Special Relativity in Rock Music Http://Www.scribd.com/Doc/20245751/39 | Leisure | Physics

Special Relativity in Rock Music http://www.scribd.

com/doc/20245751/39
David S. Latchman September 30, 2009

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Introduction

The song “’39” by the rock band Queen, written and sung by Brian May on the album A Night at the Opera, is the 39th song in the band’s album chronology. There has been debate as to the significance of the song’s title and suggestions that it may relate to some period in history. While many things did happen in the year 1939, it is apparent from the lyrics, that the song speaks of loss and sacrifice of some sort; there are no apparent historical references. But to best understand the song’s true meaning, we must focus on the singer and writer, Brian May. Brian May, the lead guitarist of the band, Queen, is an astrophysicist and graduated from Imperial College London with degrees in Mathematics and Physics. He was already a graduate student when Queen became successful and eventually chose to abandon his graduate school career to pursue an extremely successful one in music; science’s loss was rock music’s gain. Thirty years after abandoning his academic career, Brian returned to Imperial College to complete his doctorate. So now that we know a little something about this guitar and music giant, we wonder what has Brian said about this song? Brian describes the song as follows in an interview “The Guitar Greats” by John Tobler and Stuart Grundy: “It’s a science fiction story. It’s the story about someone who goes away and leaves his family and. . . because of the time dilation effect, when you go away, the people on Earth have aged a lot more than he has when he comes home. He’s aged a year and they’ve aged 100 years. So, instead of coming back to his wife, he comes back to his daughter and he can see his wife in his daughter. . . a strange story. I think, also, I had in mind a story of Herman Hesse, which I think is called ‘The River’1 . A man leaves his hometown and has lots of travels and then comes back and observes his hometown from the other side of the river. He sees it in a different light, having been away and experienced all those different things. He sees it in a very illuminating way, ‘cause I felt a little bit like that about my home at the time as well, having been away and seen this vastly different world of rock music... totally different from the way I was brought up, and I had those feelings about home.” This pretty much kills the history theme debate. So we know now that “’39” is a science-fiction story that deals with the special relativistic effect of time dilation. Simply put, as objects approach the speed of light, time slows down, or is dilated, and this is the crux of the story. We can also treat the song as a Physics problem and ask ourselves, how fast were the Volunteers traveling?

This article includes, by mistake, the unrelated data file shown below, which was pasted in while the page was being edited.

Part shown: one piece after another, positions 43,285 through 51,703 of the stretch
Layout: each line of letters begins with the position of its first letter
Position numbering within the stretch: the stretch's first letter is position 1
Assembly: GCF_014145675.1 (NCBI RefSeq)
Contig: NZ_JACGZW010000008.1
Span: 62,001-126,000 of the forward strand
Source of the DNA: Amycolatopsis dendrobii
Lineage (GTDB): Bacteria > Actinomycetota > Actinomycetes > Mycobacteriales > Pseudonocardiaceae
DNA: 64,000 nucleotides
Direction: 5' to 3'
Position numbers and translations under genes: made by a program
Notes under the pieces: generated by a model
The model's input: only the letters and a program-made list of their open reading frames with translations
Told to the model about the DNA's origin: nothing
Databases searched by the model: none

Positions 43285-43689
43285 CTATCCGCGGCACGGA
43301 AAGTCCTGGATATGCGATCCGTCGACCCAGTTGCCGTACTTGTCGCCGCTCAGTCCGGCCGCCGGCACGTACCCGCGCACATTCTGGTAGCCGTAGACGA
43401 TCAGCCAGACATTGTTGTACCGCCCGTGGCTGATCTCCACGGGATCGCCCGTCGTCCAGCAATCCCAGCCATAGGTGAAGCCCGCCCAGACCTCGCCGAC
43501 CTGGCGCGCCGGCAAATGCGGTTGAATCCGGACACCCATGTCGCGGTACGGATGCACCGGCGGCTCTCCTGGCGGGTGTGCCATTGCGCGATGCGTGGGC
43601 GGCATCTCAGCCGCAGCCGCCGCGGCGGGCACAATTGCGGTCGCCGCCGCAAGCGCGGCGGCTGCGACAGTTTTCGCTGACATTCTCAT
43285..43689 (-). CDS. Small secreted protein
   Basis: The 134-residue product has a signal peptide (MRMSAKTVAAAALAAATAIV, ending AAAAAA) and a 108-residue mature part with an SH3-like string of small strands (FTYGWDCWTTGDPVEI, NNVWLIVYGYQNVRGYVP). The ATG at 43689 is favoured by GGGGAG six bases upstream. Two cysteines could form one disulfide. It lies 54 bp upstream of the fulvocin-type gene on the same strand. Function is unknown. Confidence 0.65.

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The Song

Brian has, more or less, told us how to solve the problem in the Tobler and Grundy interview but, as Physicists, we will look for clues in the song to solve this question ourselves. Plus, just plugging the
1 In the interview Brian says ‘The River’ but he is incorrect. The story that he is referring to is ‘The Poet’ and is found in the short story collection ‘Strange News From Another Star’ by the same author.

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values into an equation will be cheating and we won’t appreciate the poetry of the music. To start with, we look at the Time Dilation equation, which is ∆t = ∆t v2 1− 2 c (1)

where ∆t is the time experience by people on Earth and ∆t is the time experienced by the moving travelers. v and c are the speed at which the Volunteers are traveling and the speed of light respectfully. So as v increases the traveler’s clock moves slower than a person’s clock on Earth. Before we go plugging numbers into eq. (1), we should listen to the song. If for some unfortunate reason you are unable to do so, the song’s lyrics are as follows